- Karrey, 23, traumatized by her parent’s alcoholism and now self-medicating her own anxiety and depression with alcohol
- Roberto, 27, whose ADD/ADHD is making it very tough to hold onto his first promotion, apartment and car
- Mikel, 32, who loves to party but is having trouble showing up at work on time and taking care of his wife and new son
- Haley, 20, a Chatham High School honors grad now struggling socially and academically at Rutgers, abusing over-the-counter drugs and Adderall
- Sofia, 26, who’s returning home to live after several inpatient rehab stays and arrests related to street drug addiction
Many people in their 20s and 30s just like you find themselves in these situations, challenged by conditions ranging from bipolar or manic-depressive disorder to obsessive-compulsive disorder (OCD) and abuse or addiction to alcohol, over-the-counter, prescription or street drugs.
You're not Alone.
Your 20s and 30s are times of transition and upheaval. It’s not surprising that anxiety, depression and other mental health issues pop up. Or that alcohol and drug use can become a problem.
You’re transitioning from the family and friends you grew up with to independent living, and often the college environment, with a whole new set of stresses and challenges.
High school experiences — whether great or awful — probably weren’t anything like what you’re experiencing now.
And as you move to your 30s, new family and work stresses emerge that make alcohol and drug use even more difficult to get a handle on. Sometimes, partying that seemed perfectly fine a few years ago starts to interfere with more recent and important family or work priorities.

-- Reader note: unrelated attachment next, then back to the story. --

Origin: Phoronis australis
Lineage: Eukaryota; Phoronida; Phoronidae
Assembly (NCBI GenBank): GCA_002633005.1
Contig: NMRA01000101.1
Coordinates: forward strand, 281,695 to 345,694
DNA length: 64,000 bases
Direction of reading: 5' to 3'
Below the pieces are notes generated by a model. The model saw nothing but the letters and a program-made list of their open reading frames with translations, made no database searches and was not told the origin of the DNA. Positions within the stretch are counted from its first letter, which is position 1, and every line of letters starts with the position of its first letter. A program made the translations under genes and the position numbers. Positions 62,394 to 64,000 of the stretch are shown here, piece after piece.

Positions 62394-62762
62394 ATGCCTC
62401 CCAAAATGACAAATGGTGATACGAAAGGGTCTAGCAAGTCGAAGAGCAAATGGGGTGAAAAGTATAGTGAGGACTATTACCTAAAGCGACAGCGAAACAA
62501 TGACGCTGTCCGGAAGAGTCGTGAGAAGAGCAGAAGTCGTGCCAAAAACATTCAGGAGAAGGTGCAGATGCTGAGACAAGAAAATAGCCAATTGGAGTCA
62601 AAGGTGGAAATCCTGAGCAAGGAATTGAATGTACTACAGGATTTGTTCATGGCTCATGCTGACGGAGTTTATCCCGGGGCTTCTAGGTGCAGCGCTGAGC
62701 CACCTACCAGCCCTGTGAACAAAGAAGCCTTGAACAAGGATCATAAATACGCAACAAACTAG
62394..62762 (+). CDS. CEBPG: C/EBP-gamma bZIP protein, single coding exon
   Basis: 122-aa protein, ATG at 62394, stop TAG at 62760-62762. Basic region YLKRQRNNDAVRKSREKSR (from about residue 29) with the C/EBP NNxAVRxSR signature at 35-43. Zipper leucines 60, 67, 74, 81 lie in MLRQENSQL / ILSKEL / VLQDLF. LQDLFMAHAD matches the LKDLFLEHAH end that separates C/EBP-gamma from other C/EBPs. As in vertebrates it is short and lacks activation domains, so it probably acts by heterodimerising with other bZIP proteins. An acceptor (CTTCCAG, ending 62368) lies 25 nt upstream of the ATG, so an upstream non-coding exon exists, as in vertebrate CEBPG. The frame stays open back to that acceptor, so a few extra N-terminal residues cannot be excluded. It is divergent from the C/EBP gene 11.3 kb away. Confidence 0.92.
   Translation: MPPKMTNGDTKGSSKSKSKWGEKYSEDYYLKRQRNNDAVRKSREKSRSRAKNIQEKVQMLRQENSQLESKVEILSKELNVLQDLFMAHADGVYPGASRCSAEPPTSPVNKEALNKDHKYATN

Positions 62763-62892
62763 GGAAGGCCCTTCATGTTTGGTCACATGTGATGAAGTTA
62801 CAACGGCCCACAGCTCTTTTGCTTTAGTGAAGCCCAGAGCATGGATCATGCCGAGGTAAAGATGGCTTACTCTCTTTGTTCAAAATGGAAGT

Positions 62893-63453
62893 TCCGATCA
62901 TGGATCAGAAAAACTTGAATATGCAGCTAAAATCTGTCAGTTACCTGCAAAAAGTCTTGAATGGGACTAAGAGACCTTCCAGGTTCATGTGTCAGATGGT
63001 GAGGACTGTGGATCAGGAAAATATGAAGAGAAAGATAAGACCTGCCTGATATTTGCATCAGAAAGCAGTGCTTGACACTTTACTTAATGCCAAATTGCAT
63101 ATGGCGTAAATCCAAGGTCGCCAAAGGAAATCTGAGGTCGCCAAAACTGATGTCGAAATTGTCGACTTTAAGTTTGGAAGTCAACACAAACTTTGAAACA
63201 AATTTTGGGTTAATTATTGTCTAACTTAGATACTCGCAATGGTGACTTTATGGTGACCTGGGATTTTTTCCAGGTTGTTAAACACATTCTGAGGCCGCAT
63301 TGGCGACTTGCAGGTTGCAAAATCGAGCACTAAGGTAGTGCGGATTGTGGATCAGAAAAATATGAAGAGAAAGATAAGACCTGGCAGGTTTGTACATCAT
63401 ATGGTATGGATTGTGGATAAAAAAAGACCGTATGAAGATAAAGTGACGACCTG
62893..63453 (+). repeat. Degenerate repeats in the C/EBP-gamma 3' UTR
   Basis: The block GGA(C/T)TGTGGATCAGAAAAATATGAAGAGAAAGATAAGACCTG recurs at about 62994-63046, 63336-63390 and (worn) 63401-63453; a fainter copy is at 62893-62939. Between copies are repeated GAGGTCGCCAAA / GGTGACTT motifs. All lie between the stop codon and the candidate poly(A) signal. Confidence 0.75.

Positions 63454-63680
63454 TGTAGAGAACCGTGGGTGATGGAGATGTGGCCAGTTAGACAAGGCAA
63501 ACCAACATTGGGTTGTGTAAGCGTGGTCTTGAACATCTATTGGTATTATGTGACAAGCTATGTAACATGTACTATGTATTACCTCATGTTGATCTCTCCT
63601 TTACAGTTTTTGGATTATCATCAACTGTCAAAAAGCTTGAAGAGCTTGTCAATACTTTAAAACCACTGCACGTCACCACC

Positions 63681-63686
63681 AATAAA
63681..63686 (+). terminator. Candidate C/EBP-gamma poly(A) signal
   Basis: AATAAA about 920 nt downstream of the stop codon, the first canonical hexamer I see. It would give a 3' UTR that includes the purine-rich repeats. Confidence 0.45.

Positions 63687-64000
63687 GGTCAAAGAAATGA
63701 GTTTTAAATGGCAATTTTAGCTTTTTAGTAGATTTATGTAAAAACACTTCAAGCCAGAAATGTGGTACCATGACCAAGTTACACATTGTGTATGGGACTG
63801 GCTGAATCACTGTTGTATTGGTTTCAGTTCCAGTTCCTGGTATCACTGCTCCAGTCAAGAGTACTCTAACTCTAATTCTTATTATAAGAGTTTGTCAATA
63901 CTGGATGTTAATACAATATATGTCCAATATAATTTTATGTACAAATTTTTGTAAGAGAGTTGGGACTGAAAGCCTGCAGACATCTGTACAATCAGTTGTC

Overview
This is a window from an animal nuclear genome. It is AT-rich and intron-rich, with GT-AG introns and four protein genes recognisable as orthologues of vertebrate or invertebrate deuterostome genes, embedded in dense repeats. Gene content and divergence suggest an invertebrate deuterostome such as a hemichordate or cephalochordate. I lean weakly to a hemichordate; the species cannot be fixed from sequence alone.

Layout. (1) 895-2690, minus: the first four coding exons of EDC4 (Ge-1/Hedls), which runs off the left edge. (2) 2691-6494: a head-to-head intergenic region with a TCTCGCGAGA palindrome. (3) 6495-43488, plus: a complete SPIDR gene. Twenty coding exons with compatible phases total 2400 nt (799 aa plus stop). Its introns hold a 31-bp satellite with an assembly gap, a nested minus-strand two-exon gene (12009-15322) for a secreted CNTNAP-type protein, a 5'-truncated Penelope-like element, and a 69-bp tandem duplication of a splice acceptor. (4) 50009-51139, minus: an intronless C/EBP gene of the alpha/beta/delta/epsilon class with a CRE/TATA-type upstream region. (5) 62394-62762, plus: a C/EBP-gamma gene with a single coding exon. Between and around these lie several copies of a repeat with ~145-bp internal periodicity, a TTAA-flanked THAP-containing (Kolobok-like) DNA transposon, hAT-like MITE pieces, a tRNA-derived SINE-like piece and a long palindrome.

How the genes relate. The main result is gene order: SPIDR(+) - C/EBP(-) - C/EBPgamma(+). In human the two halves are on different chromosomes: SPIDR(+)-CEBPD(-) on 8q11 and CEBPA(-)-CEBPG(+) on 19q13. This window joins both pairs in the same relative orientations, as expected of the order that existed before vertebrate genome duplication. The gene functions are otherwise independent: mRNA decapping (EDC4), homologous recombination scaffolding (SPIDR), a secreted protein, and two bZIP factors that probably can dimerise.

When that happens, it makes sense to reach out– so you can get on with the life you want.
We can help.
That’s why, during your initial diagnostic assessment, we get to know you as an individual:
- Your concerns about your life and relationships and what led you to this point in your life
- Your medical and health status — for example, are you dealing with several challenges, like depression AND alcohol use
- How you’ve already tried to improve your situation — what’s worked and what hasn’t
- Your personal treatment goals…and beyond treatment, your hopes and dreams for your life
We then tailor a treatment plan specifically to you:
Most plans combine one or more of these treatment strategies:
- Short-term group therapy or individual psychological counseling for stress, anxiety, depression or other mental health concerns
- Short-term or intensive outpatient treatment for alcohol or drug abuse, which combines weekly group meetings and one-on-one counseling for several months
- Relapse prevention program, individual and group sessions that reinforce new skills and addresses new challenges before they turn into old problems
- Access to 12-step meetings for those who find them helpful
- Medication-assisted treatment using Suboxone or Vivitrol